Drakeley Pool Company principal Bill Drakeley contributes to an industry-wide discussion on the merits and uses of wet-mix shotcrete vs. dry mix shotcrete.
"Guniters will remind you that New York’s Grand Central Station and Holland Tunnel were made with the gunite process, while shotcrete proponents point to new portions of the Weehawken Tunnel and the World Trade Center.
But the truth is probably represented more by the experience of Bill Drakeley, who shotcretes pools but also performs both processes for infrastructural construction. “It’s the type of job, it’s the requirements of the job and then the availability of the materials,” says the owner of Drakeley Pool Co. in Bethlehem, Conn.
Drakeley recently worked on a subway tunnel in New York, training and supervising 147 union workers using both gunite and shotcrete. To cover the 1 million square feet of surface, his crews shot 46,000 cubic feet of wet mix and 11,000 of dry.
“Most of our shooting was high volume, and we had to keep a good pace going,” he says. “The ideal method was wet [when] we could get the material there easily, versus some of the molding or some of the ring steel shooting where we had to use dry [because] we had to start and stop. … Getting a pump truck in certain parts of the tunnel was very, very difficult, so dry came in handy. So it’s the application.”
For the most part, professionals will admit that either process will yield a high-quality product if applied correctly.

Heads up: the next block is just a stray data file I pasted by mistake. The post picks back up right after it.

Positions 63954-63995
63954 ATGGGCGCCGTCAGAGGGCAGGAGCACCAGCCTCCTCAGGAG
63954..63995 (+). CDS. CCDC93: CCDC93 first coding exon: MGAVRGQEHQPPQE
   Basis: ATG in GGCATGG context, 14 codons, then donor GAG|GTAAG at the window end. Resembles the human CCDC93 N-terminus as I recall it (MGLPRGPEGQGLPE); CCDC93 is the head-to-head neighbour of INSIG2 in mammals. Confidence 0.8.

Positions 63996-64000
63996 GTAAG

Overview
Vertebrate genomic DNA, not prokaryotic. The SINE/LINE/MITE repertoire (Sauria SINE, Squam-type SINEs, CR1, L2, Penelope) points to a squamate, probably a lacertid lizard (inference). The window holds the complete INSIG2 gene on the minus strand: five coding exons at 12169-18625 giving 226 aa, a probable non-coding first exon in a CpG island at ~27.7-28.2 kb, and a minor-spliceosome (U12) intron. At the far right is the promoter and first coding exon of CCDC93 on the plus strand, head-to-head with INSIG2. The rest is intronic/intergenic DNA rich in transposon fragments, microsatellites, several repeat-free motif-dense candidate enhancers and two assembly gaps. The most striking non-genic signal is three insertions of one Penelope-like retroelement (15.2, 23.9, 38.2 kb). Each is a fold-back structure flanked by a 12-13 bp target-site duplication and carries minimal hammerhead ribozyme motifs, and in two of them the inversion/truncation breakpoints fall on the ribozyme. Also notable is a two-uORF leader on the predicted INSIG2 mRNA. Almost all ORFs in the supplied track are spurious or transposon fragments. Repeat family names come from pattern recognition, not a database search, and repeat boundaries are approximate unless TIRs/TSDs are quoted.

“Shotcrete is a process, it’s not a product,” Drakeley says. “Hardened, in place concrete, whether dry [mix] or wet [mix], are equally as good,” he explains. “Once it comes out of the gun and goes onto the surface, your performance should be the same. Your technology is the same, your intentions, your design are all the same.”
It seems to be a matter of which method makes an individual builder or applicator feel more confident, the reputation in a given area and the cost and quality of local plants and workers.
But gunite, in particular, has taken a beating because so much of the quality relies on the workers, who must create the proper mix on-site.
This bad rap has some historic explanation, says Drakeley, who also is a member of the American Concrete Institute’s 506 shotcreting committee main body. “The reason the ACI and specifying engineers kind of look down on pool people is the absolute horror stories that have come out about pool construction over the last 30 years,” he says. “Most of those horror stories are from the dry side.”"
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